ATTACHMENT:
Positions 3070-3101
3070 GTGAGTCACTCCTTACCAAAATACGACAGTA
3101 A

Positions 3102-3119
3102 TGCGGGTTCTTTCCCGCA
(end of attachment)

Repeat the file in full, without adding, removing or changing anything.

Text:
Positions 3070-3101
3070 GTGAGTCACTCCTTACCAAAATACGACAGTA
3101 A

Positions 3102-3119
3102 TGCGGGTTCTTTCCCGCA